How Chris Bosh would fit with the Houston Rockets

So I was very upset last night.  I had merely assumed Chris Bosh would be in uniform, looking forward to building upon my very superficial earlier assessment of his abilities.  Of course that was not the case as he has been out with injury.  I will just need to catch a Raptors game on League Pass upon his return.

What really stood out to me during the first meeting was from just how far out Bosh likes to operate.  I don’t think I have seen another power forward in the league (other than Dirk, who doesn’t really count) who can shoot fadeaways with such ease from such great distance.

bosh 300x252 How Chris Bosh would fit with the Houston Rockets

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The above is Chris Bosh’s hot zones for this season.  Most striking is that his favorite spot seems to be at the right elbow, a tendency which would be ideal for a Yao-centric offense, with Yao Ming’s favorite spot being the left block (Yao can operate from either block but is more effective on the left because he can either fadeaway towards his right shoulder or come to the middle for the hook – on the right block, he can only fadeaway to his left shoulder; he has no ability to come towards the middle from that side.)

bosh2 How Chris Bosh would fit with the Houston Rockets

Chris Bosh also takes 53% of his attempts as jumpshots which of course is a crucial ability for a power forward to have in this offense.  Really, you can’t find a better fit for this offense in this league at the ’4′ than Bosh.

I have long felt that Yao Ming is most effective when he receives the ball at the end of plays rather than at the beginning of them.  If he receives the ball at the beginning of a play, he is then forced into passing upon drawing the double team; Yao is not a good passer and has very slow reaction time.  Ideally, you want to overload the other side and then swing it to Yao at the end so he can shoot before the defense reacts.  Unfortunately, for reasons unknown, we only saw this sequence during the second half of McGrady’s first year.  I have long felt that making Yao a scoring target (as opposed to an offensive facilitator) was the main adjustment made by Jeff Van Gundy that season to trigger the team’s second half run.  For whatever reason–possibly McGrady’s injury problems–we have never seen it again, and Yao has been used as a facilitator where he is prone to fronting defenses, turnovers, and getting blocked from the weakside.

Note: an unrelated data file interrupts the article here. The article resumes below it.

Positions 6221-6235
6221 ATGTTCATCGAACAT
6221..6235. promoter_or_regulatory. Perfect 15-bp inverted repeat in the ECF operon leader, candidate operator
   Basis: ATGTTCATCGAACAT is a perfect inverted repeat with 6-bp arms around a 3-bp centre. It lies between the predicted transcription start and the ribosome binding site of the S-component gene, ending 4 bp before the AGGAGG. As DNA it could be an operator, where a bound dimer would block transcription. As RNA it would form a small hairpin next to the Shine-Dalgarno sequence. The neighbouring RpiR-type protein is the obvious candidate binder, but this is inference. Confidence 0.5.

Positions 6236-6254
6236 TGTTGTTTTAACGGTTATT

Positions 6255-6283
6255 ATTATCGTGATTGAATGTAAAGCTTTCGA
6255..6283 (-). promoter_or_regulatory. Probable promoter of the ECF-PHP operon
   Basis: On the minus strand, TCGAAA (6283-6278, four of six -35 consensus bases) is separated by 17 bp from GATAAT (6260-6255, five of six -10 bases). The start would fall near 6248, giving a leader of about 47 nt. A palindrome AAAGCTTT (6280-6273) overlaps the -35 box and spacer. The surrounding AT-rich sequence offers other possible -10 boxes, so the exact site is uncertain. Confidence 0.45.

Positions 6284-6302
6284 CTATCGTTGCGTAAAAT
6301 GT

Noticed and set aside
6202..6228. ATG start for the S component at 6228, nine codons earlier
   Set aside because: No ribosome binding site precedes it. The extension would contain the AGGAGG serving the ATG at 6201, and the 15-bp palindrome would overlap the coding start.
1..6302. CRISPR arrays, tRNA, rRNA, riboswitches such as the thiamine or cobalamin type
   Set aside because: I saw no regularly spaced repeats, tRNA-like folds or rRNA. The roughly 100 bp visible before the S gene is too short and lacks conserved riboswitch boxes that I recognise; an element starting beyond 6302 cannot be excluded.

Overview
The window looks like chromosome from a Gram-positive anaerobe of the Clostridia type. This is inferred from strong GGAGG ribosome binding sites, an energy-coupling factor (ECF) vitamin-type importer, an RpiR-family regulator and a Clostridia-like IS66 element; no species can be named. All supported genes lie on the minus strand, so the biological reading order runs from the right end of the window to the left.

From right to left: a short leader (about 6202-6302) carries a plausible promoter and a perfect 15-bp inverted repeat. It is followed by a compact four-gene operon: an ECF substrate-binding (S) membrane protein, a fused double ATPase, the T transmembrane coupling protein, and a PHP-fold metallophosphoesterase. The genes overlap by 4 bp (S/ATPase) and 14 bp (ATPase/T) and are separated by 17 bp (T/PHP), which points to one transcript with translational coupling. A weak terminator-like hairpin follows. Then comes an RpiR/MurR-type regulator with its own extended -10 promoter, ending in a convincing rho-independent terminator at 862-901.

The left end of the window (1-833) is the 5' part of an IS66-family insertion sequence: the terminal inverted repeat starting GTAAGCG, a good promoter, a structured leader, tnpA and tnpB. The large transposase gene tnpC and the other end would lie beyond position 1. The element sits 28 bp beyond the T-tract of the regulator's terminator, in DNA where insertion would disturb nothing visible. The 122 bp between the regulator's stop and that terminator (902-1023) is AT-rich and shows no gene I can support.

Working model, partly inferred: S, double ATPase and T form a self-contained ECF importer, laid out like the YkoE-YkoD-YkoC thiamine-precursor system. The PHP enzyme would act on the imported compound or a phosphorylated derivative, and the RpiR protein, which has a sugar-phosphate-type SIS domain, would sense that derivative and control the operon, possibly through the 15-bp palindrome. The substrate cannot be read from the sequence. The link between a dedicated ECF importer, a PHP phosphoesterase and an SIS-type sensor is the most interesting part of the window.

I envision an offense where Bosh receives the ball on the right elbow, his favorite spot, as the focal point of each set.  Unlike Luis Scola, rather than just shooting or passing, he can actually turn his back from this distance and draw the double team.  The three guards continue cutting, keeping their men away from shading Yao.  Bosh now has the option to attack on his own from the triple-threat position, either shooting or driving, or he can move the ball to one of the guards with either a hand-off or a kickout.

Our multi-dimensional guards can now either shoot, where they are lethal, or drive in where they are equally lethal.

If the guards choose to pass, the ball can be swung around the perimeter and quickly dumped into Yao or handed off to him inside off of the drive.  The intent of such an exhaustive sequence is that through each successive event in the chain, the probability of the defense successfully rotating to Yao is continuously reduced.  Either a prior event produces a high efficiency attempt for another player or Yao receives the ball in his favorite spot with the optimal probability of single coverage.  The point should be to make Yao a scorer and simply a scorer.  Yao Ming is not a passer.

What makes Bosh so unique, distinct from someone like Amare Stoudemire, is the ability to actually set up from the high post.  You see, Stoudemire operates from the perimeter just as effectively.  The distinction though is that Stoudemire is the end of a play – he attacks immediately off the catch because his two skills are driving and shooting; he can’t hold the ball and draw the defense.  This presents somewhat of a conflict with Yao because Yao too is best used as an end target.  On the other hand, Bosh can actually hold the ball at the elbow and draw the defense because he has the ability to post up from that distance.

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